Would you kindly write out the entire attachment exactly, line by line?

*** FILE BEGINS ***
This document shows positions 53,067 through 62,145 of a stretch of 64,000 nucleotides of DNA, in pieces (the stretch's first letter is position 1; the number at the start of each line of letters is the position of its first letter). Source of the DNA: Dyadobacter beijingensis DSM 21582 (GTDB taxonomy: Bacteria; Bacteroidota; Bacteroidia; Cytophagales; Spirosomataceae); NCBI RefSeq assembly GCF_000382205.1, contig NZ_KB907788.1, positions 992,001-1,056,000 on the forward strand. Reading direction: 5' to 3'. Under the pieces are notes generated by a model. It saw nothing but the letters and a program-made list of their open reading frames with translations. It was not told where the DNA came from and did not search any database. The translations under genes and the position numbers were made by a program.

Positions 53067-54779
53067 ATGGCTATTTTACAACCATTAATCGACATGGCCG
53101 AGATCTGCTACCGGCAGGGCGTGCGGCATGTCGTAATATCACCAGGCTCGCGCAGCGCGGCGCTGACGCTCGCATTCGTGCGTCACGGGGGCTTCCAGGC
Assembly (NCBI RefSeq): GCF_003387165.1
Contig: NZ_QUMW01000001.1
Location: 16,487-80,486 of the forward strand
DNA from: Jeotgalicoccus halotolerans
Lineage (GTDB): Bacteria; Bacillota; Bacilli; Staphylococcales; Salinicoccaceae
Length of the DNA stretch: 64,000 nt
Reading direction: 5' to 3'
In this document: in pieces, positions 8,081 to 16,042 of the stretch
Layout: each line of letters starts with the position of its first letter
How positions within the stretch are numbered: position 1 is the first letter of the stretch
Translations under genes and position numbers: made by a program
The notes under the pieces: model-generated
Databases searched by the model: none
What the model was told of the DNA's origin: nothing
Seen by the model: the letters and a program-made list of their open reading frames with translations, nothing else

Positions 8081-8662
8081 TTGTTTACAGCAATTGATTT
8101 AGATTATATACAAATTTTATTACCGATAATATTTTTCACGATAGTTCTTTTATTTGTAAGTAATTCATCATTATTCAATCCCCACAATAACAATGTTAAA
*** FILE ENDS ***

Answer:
This document shows positions 53,067 through 62,145 of a stretch of 64,000 nucleotides of DNA, in pieces (the stretch's first letter is position 1; the number at the start of each line of letters is the position of its first letter). Source of the DNA: Dyadobacter beijingensis DSM 21582 (GTDB taxonomy: Bacteria; Bacteroidota; Bacteroidia; Cytophagales; Spirosomataceae); NCBI RefSeq assembly GCF_000382205.1, contig NZ_KB907788.1, positions 992,001-1,056,000 on the forward strand. Reading direction: 5' to 3'. Under the pieces are notes generated by a model. It saw nothing but the letters and a program-made list of their open reading frames with translations. It was not told where the DNA came from and did not search any database. The translations under genes and the position numbers were made by a program.

Positions 53067-54779
53067 ATGGCTATTTTACAACCATTAATCGACATGGCCG
53101 AGATCTGCTACCGGCAGGGCGTGCGGCATGTCGTAATATCACCAGGCTCGCGCAGCGCGGCGCTGACGCTCGCATTCGTGCGTCACGGGGGCTTCCAGGC
Assembly (NCBI RefSeq): GCF_003387165.1
Contig: NZ_QUMW01000001.1
Location: 16,487-80,486 of the forward strand
DNA from: Jeotgalicoccus halotolerans
Lineage (GTDB): Bacteria; Bacillota; Bacilli; Staphylococcales; Salinicoccaceae
Length of the DNA stretch: 64,000 nt
Reading direction: 5' to 3'
In this document: in pieces, positions 8,081 to 16,042 of the stretch
Layout: each line of letters starts with the position of its first letter
How positions within the stretch are numbered: position 1 is the first letter of the stretch
Translations under genes and position numbers: made by a program
The notes under the pieces: model-generated
Databases searched by the model: none
What the model was told of the DNA's origin: nothing
Seen by the model: the letters and a program-made list of their open reading frames with translations, nothing else

Positions 8081-8662
8081 TTGTTTACAGCAATTGATTT
8101 AGATTATATACAAATTTTATTACCGATAATATTTTTCACGATAGTTCTTTTATTTGTAAGTAATTCATCATTATTCAATCCCCACAATAACAATGTTAAA